In a January 26 reply, Ocwen’s outside counsel, Orrick, Herrington & Sutcliffe (Orrick), said the investors’ “ultimate objective” is “to stop servicers from modifying loans and force them to foreclose on and evict as many struggling homeowners as quickly as possible. While knee-jerk foreclosures may redound to the special economic interests of your clients, they are not in the best interests of the Trusts as a whole, not consistent with industry practice, and therefore prohibited under the servicing agreements.”
Orrick also accused the bondholders of trying to “push foreclosures and stop principal reduction” as “part of their ongoing industry-wide pro-foreclosure campaign, which has been roundly criticized by numerous national housing, consumer protection and civil rights groups as anti-consumer and contrary to good public policy.”
Ocwen, which says it is a leading provider of loan modifications under HAMP, followed that up with a 30-page “rebuttal letter” dated March 23, in which it asserted that it is servicing loans “in the best interest of all investors.” It said “each modification Ocwen performs is designed to yield a higher anticipated recovery to investors than foreclosure.”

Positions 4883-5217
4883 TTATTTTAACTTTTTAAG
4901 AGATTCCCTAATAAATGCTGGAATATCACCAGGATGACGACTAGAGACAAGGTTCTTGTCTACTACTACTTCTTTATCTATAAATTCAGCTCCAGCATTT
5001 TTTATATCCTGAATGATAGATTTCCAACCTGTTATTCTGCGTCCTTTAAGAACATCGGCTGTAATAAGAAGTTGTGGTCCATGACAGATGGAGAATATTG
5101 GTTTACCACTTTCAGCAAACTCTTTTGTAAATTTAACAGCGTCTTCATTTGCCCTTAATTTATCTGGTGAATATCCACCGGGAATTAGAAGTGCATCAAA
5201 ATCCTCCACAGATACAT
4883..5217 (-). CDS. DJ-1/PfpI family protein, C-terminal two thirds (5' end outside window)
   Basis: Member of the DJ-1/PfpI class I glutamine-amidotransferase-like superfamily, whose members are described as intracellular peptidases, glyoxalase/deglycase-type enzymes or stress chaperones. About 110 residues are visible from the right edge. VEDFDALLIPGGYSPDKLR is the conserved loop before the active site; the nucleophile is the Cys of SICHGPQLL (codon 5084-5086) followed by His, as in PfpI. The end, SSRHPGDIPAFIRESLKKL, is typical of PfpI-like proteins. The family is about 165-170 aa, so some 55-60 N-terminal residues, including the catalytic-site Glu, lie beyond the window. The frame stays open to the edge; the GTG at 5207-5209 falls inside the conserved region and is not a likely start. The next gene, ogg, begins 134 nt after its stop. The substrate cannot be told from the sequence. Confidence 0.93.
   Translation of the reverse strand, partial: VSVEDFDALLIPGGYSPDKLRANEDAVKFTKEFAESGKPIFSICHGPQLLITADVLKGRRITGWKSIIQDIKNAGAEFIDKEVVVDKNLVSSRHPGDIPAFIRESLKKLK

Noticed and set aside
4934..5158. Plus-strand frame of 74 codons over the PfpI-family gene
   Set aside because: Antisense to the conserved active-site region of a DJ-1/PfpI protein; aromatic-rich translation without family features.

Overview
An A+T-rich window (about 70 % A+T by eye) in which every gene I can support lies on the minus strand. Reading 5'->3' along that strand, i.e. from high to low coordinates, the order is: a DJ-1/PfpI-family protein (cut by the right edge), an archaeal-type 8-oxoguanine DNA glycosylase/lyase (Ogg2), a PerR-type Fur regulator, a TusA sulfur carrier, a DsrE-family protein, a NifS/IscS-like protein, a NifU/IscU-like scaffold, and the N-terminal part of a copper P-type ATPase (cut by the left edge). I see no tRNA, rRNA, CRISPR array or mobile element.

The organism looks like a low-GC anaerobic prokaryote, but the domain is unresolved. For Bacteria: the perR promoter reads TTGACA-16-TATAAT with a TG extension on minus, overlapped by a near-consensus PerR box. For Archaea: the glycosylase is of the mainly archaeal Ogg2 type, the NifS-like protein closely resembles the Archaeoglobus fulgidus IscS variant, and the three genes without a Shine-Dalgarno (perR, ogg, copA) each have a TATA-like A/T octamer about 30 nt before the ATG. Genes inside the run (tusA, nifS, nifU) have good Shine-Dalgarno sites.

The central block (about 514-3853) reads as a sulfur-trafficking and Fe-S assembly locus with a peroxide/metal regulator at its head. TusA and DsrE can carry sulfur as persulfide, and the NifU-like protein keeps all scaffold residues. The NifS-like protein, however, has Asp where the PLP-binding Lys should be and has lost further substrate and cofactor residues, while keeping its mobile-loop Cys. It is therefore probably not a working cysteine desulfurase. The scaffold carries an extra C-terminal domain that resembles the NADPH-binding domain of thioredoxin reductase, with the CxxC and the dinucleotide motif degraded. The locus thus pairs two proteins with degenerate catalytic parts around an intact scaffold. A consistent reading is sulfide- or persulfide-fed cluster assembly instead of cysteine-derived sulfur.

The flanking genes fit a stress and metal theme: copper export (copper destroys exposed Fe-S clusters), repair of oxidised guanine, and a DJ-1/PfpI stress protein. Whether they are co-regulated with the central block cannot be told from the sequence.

The bondholders counter that their tranches have “performed materially worse than Trusts serviced by other servicers” due to Ocwen’s alleged “imprudent and improper servicing practices.”
Ocwen pushed back by stating “these investors' pro-foreclosure, anti-modification agenda is driven by their desire to increase their own financial returns on their specific tranche-level holdings in RMBS Trusts, at the expense of long-term gains to the Trusts as a whole, through sustainable modifications.”
On Feb. 25, Morgan Stanley issued an independent report on Ocwen’s servicing operations that said the company does a better job of keeping struggling borrowers in their homes and reducing the amount of money they owe on their loans compared to other servicers.
“Since the beginning of 2011, they have been far more likely to give a borrower a principal modification than the market as a whole,” the report said. “Ocwen has been far more generous to borrowers than the overall sub-prime market.”
Morgan Stanley noted that some of Ocwen’s pro-borrower strategies could be “potentially disadvantageous” to bondholders, since they take a loss when borrowers get their principal reduced. However, it says, “there are other forces at play,” such as keeping borrowers in their homes as a matter of public policy.
It advises bondholders to stick with Ocwen. “It doesn’t appear in investors’ best interest to replace Ocwen as servicer,” it concluded.
George Yacik is a special correspondent to National Mortgage Professional Magazine. He has been covering the residential mortgage business for more than 20 years and writes frequently for industry publications. He is a former vice president of SMR Research Corporation, where he was the lead research analyst on residential and sub-prime mortgage loans.